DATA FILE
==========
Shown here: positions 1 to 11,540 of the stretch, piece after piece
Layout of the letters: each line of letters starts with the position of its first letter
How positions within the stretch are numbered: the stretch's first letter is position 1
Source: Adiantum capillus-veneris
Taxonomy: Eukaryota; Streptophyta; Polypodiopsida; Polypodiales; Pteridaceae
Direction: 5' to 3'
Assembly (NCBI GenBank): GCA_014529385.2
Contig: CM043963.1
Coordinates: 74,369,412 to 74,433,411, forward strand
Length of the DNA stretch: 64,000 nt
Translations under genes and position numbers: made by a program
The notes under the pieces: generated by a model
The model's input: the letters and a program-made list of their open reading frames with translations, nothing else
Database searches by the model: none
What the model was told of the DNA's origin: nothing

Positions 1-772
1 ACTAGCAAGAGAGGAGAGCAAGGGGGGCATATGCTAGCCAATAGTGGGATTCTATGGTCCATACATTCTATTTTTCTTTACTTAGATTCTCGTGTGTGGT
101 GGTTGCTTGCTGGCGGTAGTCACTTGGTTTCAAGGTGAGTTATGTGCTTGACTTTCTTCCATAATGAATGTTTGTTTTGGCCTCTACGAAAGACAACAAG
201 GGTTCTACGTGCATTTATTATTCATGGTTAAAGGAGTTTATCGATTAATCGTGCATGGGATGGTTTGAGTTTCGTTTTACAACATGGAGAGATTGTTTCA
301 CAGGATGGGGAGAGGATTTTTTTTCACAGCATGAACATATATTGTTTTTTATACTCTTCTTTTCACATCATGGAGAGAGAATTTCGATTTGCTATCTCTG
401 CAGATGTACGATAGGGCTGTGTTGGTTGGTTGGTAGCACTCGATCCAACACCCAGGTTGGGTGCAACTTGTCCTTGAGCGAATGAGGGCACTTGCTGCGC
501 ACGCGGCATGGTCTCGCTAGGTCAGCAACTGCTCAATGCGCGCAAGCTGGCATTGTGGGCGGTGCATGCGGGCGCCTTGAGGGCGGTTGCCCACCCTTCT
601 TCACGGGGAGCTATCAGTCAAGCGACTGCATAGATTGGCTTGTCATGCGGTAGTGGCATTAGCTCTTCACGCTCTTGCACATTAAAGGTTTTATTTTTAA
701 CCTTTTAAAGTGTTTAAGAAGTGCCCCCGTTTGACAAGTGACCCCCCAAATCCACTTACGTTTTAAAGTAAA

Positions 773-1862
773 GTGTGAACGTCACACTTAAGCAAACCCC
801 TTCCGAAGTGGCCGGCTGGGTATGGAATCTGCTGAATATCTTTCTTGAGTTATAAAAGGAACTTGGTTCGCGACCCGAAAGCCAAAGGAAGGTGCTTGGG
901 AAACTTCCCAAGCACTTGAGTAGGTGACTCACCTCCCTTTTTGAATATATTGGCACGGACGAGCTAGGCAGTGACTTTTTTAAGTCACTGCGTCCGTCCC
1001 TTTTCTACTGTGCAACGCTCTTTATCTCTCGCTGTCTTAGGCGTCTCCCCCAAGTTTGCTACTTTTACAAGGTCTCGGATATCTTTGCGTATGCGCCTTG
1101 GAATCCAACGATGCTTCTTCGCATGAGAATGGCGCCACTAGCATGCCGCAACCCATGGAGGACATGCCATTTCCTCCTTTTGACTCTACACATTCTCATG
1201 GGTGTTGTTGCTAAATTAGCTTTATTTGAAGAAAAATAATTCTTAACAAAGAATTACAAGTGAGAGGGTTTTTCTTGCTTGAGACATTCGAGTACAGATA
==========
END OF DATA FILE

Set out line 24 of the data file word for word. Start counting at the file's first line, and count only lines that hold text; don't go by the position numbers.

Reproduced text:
701 CCTTTTAAAGTGTTTAAGAAGTGCCCCCGTTTGACAAGTGACCCCCCAAATCCACTTACGTTTTAAAGTAAA